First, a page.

When you were growing up what role or roles were you cast in? Parents, siblings and even people themselves, often assign roles depending on factors such as: where in the pecking order you came, what natural abilities emerged and what personality traits were exhibited from an early age. This means that if you were the oldest you could be ‘The Boss’ or the youngest ‘Mr Irresponsible’ , if you showed musical talent you were the ‘The Musical One’ and if you constantly got in trouble at home or school you may have been called ‘The Wild One’.
The list is endless and we may even have had different roles in different contexts, being ‘The Good One’ at home, ‘The Chatterbox’ at school and the ‘Pushover’ with our friends.
The question, though, is what affect did those roles have on your sense of identity and how are they still playing out now in your life?
It is obvious that those who were endlessly labelled ‘difficult’, ‘troublesome’, ‘slow’ or ‘lazy’ may eventually accept these labels and begin to behave accordingly. This is something I now call ‘Labelism’.
As one boy said to me ‘I have always been called stupid so it must be true’. For some they would decide that they would be the best at being the worst! ‘If I’m bad, then I’ll be the best at being bad!’
This may lead to low self-esteem and low self-confidence, forcing us to continuously compare ourselves unfavourably with other people or an imaginary ‘perfect’ self. It also becomes harder to accept compliments and positive comments as they do not fit with the negative model the person has of themselves.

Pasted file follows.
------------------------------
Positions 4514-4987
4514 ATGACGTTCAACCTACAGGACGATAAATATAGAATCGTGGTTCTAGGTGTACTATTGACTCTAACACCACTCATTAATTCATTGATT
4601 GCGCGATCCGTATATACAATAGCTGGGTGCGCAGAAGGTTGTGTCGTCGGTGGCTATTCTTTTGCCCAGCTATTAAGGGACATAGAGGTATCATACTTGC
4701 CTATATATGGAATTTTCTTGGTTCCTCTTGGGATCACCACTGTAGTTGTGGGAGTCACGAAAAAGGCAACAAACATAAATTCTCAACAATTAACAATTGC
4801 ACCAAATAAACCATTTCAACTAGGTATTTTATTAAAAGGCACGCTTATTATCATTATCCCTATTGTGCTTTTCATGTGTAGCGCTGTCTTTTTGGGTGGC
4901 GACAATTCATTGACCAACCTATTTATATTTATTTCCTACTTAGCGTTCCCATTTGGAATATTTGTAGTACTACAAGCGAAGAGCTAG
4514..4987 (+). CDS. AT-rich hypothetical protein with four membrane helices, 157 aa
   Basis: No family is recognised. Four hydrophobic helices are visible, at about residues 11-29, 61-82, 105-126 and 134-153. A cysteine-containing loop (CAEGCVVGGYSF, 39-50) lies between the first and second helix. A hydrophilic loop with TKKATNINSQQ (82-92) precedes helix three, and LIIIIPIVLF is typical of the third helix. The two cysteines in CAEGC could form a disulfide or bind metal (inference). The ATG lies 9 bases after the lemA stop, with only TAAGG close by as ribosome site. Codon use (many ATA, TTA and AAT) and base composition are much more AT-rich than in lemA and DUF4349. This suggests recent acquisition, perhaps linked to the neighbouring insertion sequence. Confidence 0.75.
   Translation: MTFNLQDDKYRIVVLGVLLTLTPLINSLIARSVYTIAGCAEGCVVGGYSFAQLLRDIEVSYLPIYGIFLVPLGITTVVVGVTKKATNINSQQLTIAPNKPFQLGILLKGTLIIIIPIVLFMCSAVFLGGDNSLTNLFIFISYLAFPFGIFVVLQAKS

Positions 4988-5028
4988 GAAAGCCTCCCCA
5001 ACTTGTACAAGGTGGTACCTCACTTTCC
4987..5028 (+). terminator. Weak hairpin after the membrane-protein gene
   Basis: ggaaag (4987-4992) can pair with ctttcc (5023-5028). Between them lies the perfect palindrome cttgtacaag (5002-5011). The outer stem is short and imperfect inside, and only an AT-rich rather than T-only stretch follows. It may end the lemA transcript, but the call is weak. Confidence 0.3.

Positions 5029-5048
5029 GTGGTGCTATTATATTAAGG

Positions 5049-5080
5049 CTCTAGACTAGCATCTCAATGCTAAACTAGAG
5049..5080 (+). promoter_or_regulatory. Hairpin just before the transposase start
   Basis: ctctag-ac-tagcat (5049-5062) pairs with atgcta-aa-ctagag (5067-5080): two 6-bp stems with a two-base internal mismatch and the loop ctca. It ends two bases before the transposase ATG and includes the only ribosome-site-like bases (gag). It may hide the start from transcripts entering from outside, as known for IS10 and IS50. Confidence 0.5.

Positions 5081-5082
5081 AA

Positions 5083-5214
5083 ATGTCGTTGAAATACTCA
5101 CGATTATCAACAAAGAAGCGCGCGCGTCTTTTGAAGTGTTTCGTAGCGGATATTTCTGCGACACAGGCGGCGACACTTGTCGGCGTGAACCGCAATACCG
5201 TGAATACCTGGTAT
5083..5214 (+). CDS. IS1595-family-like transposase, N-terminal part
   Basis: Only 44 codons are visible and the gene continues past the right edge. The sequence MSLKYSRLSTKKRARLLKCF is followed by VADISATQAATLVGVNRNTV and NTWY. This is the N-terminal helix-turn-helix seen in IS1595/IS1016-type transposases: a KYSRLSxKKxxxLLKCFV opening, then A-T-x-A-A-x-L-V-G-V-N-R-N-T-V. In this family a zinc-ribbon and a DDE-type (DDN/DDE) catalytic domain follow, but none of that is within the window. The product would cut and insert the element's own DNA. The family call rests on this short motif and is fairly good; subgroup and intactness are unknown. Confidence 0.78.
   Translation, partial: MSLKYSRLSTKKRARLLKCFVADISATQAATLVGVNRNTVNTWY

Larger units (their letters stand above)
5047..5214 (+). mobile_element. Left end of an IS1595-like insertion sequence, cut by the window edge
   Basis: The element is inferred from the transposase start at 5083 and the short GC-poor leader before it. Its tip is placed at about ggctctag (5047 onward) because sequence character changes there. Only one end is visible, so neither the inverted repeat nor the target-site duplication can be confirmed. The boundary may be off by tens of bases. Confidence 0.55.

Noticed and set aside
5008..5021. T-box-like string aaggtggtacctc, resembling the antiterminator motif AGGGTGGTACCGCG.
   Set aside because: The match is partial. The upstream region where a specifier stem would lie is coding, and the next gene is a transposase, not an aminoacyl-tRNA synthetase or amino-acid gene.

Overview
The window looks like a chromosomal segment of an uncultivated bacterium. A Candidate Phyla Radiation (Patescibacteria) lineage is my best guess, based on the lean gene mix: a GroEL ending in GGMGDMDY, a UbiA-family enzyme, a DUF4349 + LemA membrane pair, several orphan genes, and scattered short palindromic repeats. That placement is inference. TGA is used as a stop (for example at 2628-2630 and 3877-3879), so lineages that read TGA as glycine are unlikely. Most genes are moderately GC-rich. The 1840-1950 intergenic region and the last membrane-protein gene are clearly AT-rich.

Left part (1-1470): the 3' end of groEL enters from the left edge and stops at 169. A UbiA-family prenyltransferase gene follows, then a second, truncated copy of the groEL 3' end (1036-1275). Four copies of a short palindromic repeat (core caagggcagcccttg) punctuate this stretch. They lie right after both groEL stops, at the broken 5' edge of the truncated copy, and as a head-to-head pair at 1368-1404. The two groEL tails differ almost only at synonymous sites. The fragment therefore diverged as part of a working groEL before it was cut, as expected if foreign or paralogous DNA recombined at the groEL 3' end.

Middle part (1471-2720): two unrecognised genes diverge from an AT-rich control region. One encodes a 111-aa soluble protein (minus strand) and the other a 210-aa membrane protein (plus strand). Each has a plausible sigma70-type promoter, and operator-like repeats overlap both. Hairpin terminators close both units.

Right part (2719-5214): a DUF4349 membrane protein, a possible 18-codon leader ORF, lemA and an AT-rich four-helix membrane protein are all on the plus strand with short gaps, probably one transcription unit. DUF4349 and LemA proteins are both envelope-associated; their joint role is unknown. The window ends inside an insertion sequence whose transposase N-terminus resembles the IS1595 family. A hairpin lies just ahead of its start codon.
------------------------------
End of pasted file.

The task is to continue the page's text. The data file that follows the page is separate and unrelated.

Interestingly, you may think that only the negative roles would have had a negative impact. Not so. Positive roles put enormous pressure on a person. You can’t always be ‘The Bright One’ or ‘The Good One’. In order to try and sustain our ‘positive image’, more and more needs to be achieved, nothing ever feels good enough and fear of being found out that we are less than prefect can cause huge anxiety and stress.
Exercise: Reflect on what comments you would have often heard when you were growing up. Now think of how those comments made you feel about yourself. What emotions are still evoked when you think about what you heard then? Now think of any roles that you are still acting from. Do they really represent who you truly are or are they causing you stress? Do you feel like the struggle to maintain that role is too hard or stopping you from following what your heart really tells you?
So, what can you do about it? Lots!! For starters you can begin to think about how you are a multifaceted person with no one role as being the ‘real’ you. No role is intrinsically right or wrong and we have allroles available to us. The question is when is the role right to play out and when is a better role more suited? The ‘Boss’ role is great when you’re in a position where you need to take charge but no so great when it is wiser to take a back seat. The ‘Lazy’ role can be positive when time is needed to rest and reflect rather than ‘do’. You get the idea.
If you are interested in exploring your ‘roles’ in life and how you can transform them into a positive force why not book a session and see how your life can be changed for the better.